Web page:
Feminist theologians like Elizabeth Johnson have expressed concern that this sets a physically impossible standard for women: Mary is put on a pedestal as BOTH a virgin AND a mother, when biological motherhood precludes the possibility of virginity (and vice versa) for the rest of us. Equally problematic is how this framework reduces the personal dignity, not only of Mary, but of all women, to their sexual activity or lack thereof. The radical, empowering, liberating story of the Annunciation is lost.
It is important to note that no such letter exists on the dignity and vocation of men; nor such a strong emphasis on the physical proclivity of men to fatherhood. Thus, both the content and the very existence of Mulieris dignitatem indicates the inequities women face in the Catholic Church. Additionally, the gender essentialist binary of masculine/feminine that underpins this notion of “feminine genius” neglects the realities of intersex biology and the increasing social scientific consensus that gender performance and biological sex do not always overlap.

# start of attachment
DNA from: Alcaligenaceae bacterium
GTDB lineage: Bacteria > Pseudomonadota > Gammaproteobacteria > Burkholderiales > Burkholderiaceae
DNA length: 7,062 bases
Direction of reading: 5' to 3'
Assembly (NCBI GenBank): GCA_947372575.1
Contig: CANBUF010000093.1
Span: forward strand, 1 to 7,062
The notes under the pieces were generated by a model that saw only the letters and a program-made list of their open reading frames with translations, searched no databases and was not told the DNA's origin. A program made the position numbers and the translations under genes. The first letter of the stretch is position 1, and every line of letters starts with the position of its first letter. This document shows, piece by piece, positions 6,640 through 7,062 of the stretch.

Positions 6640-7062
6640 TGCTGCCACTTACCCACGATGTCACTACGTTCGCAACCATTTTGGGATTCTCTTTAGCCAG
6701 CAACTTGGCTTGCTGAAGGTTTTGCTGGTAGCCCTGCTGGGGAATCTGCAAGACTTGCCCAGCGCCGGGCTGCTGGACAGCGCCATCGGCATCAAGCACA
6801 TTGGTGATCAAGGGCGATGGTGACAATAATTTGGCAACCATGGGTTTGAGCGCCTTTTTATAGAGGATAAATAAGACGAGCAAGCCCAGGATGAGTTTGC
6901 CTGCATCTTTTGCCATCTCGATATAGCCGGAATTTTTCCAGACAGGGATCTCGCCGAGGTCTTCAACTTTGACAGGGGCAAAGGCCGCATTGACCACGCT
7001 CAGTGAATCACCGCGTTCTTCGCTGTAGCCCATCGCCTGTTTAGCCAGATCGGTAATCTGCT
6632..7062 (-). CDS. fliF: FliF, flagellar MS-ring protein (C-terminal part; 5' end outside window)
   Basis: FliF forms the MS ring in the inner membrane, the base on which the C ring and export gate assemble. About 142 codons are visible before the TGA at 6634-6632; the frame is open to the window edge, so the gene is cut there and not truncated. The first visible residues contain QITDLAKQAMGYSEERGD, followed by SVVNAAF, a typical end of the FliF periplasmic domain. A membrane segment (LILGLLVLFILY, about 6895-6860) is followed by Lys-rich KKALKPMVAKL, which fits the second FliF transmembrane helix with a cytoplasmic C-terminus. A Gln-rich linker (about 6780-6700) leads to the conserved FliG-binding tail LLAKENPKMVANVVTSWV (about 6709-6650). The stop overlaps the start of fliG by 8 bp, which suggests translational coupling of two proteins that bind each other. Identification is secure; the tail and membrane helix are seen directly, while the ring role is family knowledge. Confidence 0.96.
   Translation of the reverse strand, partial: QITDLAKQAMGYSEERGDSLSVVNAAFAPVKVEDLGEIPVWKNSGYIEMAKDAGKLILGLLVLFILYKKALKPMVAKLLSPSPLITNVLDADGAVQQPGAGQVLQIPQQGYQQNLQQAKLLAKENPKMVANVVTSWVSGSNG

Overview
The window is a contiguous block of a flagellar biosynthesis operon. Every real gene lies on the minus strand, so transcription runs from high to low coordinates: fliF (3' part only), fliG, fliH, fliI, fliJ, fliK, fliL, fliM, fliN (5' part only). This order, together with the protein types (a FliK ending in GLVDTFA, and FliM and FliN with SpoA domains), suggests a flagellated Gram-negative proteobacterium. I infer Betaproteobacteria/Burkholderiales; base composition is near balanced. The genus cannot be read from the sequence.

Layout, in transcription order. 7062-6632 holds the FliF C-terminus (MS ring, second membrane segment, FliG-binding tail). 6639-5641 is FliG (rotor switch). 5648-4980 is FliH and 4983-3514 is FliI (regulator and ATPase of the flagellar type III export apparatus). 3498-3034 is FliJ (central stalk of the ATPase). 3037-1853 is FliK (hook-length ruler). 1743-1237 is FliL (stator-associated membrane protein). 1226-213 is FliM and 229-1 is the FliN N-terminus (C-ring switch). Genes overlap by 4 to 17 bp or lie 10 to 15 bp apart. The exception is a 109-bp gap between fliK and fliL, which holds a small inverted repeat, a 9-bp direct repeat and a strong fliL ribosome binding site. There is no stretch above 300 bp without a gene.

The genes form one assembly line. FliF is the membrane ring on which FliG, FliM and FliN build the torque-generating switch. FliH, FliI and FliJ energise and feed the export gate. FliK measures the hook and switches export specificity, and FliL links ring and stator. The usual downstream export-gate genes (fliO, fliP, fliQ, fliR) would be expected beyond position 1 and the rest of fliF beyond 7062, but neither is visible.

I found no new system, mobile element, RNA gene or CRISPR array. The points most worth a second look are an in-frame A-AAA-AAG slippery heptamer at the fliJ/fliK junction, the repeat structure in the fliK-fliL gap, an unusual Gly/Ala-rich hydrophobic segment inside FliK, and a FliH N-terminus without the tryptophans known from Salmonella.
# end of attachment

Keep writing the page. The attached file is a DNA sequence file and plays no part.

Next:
How would Catholic social teaching look differently if written by those of us on the margins of the church’s power? What deeper theological insights could emerge on pregnancy and motherhood, if official church teaching on these realities were written by people who had themselves experienced them? And even more importantly, how might other teachings on economic and social issues be enriched by the perspective of women, who are disproportionately under-compensated for the work they do? We have rich Scriptural stories on the powerful figure of Mary, and a diverse global church with more than 50 percent female membership. We have the resources for a more robust and capacious presence of women in the official teachings of our tradition.